It's because of this that I completely understand the Riddler's plight. He's a dude who constantly screws himself over because he's compelled to leave riddles behind for Batman to solve. He could get away scot-free from his bank heist, but he's psychologically unable to refrain from leaving behind a little tidbit that says "What is red on two ends and read on four ends? TICK TOCK, DARK KNIGHT. TICK TOCK." It sucks that it has to be that way, because the Riddler could take over Joker's spot as Batman's number-one heavy bag if he dropped the riddles and spent all of his time polishing his best skill: the creation of super canes.

Batman farts his way through every "What runs but never walks, jogs but never talks?" or whatever, but he is nearly helpless when faced with the Riddler's array of magical metal tubes. Take Batman Forever for example. Sure, the Riddler has invented a way to suck the intelligence out of every citizen of Gotham, meaning that he gets all of their precious bank passwords, dangerous secrets, and banana bread recipes. But before that, he breaks into the Bat Cave with his cane. Batman has spent years reinforcing his security all so that people wouldn't be able to, basically, find his basement. And the Riddler gets in there by pointing a stick at a door.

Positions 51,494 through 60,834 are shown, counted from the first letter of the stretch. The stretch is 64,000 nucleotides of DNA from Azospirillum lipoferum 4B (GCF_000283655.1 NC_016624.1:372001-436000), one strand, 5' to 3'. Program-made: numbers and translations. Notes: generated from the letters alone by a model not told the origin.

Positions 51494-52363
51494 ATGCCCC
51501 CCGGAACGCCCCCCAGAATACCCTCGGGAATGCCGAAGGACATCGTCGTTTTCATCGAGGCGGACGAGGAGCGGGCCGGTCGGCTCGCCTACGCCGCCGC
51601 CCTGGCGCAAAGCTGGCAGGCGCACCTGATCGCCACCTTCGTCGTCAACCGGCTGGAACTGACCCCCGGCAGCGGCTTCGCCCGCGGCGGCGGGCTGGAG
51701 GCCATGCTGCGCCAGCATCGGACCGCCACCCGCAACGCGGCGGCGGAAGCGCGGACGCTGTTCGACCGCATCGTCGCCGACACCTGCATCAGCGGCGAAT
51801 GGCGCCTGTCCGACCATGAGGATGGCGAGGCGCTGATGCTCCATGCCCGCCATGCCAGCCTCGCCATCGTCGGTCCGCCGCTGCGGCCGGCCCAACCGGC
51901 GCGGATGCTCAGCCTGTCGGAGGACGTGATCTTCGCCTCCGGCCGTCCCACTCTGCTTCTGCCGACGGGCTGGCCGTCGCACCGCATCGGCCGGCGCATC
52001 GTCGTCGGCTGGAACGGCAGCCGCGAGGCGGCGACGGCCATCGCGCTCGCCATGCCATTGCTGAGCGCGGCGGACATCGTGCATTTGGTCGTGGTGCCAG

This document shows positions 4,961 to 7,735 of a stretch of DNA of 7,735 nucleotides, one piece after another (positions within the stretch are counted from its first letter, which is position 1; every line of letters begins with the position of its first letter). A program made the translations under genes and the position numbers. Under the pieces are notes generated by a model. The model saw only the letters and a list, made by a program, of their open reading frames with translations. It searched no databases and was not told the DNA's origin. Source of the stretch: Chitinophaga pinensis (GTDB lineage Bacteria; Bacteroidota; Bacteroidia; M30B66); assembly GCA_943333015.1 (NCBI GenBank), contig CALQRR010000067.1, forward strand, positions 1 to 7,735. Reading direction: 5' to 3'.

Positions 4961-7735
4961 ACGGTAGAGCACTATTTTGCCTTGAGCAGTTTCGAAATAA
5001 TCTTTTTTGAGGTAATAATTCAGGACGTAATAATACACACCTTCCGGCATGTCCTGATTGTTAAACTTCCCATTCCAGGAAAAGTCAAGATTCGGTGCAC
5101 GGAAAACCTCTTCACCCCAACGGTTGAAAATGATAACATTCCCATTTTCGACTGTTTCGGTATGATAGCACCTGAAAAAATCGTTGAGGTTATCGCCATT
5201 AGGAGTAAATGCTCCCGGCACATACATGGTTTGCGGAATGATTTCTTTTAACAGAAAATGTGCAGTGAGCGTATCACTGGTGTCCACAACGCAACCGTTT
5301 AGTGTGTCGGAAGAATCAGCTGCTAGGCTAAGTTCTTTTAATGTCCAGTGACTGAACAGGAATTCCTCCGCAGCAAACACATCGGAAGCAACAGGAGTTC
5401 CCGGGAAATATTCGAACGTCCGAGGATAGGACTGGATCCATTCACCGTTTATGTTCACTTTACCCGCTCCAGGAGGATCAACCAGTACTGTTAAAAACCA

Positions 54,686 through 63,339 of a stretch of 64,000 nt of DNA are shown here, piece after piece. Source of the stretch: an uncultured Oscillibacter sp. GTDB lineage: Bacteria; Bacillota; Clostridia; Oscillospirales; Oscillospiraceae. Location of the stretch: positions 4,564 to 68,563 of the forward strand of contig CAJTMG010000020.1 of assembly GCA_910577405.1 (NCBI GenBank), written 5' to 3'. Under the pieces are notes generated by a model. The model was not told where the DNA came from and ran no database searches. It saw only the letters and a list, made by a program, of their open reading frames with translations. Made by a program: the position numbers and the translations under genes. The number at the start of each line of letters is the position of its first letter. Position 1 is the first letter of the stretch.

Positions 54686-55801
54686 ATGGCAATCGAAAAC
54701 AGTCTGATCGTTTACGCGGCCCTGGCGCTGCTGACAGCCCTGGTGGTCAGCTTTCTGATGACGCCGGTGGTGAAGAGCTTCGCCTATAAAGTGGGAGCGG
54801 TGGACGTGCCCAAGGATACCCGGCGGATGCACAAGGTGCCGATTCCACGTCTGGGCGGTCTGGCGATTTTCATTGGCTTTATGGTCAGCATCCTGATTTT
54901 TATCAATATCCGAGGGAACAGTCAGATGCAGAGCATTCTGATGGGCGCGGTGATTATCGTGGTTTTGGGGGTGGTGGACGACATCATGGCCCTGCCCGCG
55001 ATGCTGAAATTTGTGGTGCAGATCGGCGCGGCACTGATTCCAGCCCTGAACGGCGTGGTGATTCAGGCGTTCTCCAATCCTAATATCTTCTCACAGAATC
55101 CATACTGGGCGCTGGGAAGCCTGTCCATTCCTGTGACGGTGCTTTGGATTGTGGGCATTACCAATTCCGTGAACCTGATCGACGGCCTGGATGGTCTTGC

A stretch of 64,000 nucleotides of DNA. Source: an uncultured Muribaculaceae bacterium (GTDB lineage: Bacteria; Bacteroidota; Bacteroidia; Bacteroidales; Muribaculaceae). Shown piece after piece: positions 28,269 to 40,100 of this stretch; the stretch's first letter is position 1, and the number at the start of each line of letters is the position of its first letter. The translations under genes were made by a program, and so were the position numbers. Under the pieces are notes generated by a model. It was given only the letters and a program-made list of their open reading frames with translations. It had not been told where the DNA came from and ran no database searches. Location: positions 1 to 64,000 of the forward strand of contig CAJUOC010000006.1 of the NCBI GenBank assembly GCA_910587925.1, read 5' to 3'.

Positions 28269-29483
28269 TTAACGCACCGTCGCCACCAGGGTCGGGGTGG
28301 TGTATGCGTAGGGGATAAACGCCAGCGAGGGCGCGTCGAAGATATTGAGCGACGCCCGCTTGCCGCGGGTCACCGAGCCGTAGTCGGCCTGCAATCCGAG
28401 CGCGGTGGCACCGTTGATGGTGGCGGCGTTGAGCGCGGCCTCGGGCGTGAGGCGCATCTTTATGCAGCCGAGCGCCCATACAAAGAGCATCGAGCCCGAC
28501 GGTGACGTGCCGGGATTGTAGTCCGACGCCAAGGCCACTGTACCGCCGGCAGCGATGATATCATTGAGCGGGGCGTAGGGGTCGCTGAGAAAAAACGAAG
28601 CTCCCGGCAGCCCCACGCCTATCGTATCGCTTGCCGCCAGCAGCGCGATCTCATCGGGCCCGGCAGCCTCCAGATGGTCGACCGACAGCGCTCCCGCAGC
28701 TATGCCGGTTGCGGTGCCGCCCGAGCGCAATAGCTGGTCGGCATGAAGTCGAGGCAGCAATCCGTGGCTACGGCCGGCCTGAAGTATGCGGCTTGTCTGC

Warner Bros.

Also, he gets it with the second door he tries. Batman Forever is just one big neon ball of frustration.

He can also detonate his little bombs with his cane, but that's only secondary to a function that allows him to potentially walk into every room on earth. He can also beat the piss out of Batman when he wants to, as illustrated in The Batman cartoon when this one-hundred-pound Trivial Pursuit spokesman easily takes down a guy that trained in martial arts for decades, just because he had a metal pole and Batman didn't.

So the true tragedy of the Riddler isn't that he's the most intelligent villain ever, but is undermined by his own psyche. It's that, when his quirks came home to roost, they stayed in the "Must leave riddles" part of his brain, and not in whatever part drives someone to just build super canes for a living.